Maxwell Davenport Taylor (August 26, 1901 - April 19, 1987) was an American soldier and diplomat of the mid-20th century.
Taylor's rise to the highest echelons of US government began under the tutelage of General Matthew B. Ridgway in the US Army's 82nd Airborne Division when Ridgway commanded the division in the early part of World War II. His diplomatic skills resulted in his being sent on a mission to attempt to persuade the Italian forces to surrender. While that mission ultimately failed, Taylor's efforts made him noticed to the highest levels of the Allied command. After 101st Airborne Division commander Major General Bill Lee sustained serious injuries in a parachuting accident, Taylor was given command of the division.
Taylor participated in D Day with the paratroopers dropped in the Cotentin peninsula (82nd & 101st Airborne Divisions) (west of Utah beach) a few hours before the first landing waves, with the objectives of clearing Carentan and securing the highway to Cherbourg. He held command of the 101st Airborne Division for the rest of the war, but missed out leading the division from Bastogne during the Battle of the Bulge because he was attending a staff conference.
Later, he was the commander of allied troops in Berlin from 1949 to 1951. In 1953, he was sent to the Korean War. From 1955 to 1959 he was the Army Chief of Staff, succeeding his former mentor, Matthew B. Ridgway. During his tenure as Army Chief of Staff, Taylor attempted to guide the service into the age of nuclear weapons by restructuring the infantry division. Observers such as Colonel David Hackworth have written the effort gutted the role of US Army company and field grade officers, rendering it unable to adapt to the dynamics of combat in Vietnam.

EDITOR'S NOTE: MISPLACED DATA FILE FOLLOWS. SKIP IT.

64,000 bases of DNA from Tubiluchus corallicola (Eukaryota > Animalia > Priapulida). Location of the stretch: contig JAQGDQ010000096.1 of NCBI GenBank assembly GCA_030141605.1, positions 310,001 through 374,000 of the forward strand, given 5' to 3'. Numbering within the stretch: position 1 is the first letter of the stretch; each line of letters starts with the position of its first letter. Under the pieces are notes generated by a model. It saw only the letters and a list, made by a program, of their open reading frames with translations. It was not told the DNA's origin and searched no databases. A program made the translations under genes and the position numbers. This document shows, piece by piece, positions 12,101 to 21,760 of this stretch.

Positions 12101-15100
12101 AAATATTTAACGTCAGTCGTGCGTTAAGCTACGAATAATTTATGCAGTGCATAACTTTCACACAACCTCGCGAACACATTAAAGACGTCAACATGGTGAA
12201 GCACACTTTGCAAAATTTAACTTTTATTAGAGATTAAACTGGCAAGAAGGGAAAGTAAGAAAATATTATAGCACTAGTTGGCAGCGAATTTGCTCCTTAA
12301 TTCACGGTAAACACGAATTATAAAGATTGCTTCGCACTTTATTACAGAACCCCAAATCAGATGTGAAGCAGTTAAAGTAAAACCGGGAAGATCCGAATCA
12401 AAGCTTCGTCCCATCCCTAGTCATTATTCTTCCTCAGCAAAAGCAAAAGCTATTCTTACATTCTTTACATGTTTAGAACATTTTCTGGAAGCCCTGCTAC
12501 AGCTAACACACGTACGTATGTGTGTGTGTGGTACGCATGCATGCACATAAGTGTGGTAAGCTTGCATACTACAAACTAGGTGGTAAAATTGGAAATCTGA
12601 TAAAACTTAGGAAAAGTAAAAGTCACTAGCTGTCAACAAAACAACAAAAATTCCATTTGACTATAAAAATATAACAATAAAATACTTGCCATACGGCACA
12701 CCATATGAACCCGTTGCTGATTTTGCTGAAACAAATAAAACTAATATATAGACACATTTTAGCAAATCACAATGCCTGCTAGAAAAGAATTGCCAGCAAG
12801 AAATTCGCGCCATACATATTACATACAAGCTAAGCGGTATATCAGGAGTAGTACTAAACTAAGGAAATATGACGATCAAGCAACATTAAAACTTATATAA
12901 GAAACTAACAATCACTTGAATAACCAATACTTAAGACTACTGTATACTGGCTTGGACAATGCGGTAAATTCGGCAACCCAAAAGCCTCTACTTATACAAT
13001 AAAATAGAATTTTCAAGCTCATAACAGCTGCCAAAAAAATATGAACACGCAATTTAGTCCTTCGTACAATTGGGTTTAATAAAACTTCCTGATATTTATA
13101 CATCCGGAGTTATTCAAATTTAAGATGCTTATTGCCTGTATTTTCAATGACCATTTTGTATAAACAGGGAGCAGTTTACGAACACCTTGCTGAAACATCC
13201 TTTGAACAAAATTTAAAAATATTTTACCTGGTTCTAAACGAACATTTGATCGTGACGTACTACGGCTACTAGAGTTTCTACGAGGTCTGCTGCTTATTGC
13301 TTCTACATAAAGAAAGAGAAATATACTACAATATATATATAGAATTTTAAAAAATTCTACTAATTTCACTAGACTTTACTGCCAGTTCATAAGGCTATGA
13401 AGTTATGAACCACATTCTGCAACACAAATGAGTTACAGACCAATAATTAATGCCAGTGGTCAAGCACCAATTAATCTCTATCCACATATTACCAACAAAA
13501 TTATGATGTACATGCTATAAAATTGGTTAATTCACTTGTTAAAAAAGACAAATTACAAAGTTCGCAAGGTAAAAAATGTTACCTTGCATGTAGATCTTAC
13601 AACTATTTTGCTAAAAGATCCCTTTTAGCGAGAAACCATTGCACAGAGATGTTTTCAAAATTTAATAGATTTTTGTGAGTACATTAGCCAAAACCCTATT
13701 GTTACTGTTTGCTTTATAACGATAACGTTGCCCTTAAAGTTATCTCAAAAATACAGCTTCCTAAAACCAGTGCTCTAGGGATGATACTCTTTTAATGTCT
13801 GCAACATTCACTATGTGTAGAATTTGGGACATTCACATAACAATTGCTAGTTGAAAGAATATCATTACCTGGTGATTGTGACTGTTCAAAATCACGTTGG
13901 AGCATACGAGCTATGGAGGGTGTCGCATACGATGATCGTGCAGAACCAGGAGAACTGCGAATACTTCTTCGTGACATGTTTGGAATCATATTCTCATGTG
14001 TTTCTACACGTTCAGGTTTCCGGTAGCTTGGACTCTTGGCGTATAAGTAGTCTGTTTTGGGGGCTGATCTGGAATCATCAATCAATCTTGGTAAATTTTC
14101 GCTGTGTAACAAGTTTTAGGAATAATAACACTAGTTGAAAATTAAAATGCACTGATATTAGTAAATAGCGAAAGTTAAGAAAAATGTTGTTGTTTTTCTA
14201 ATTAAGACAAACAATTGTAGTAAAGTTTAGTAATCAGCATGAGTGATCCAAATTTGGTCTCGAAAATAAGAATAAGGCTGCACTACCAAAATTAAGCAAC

General Taylor retired from active service in July 1959. President John F. Kennedy recalled Taylor to active duty as Chairman of the Joint Chiefs of Staff, from 1962-1964. He again retired and became Ambassador to South Vietnam from 1964-1965, succeeding Henry Cabot Lodge, Jr. He was Special Consultant to the President and Chairman of the Foreign Intelligence Advisory Board, 1965-1969; was President of the Institute of Defense Analysis, 1966-1969.
General Taylor died in Washington, D.C., on 19 April 1987.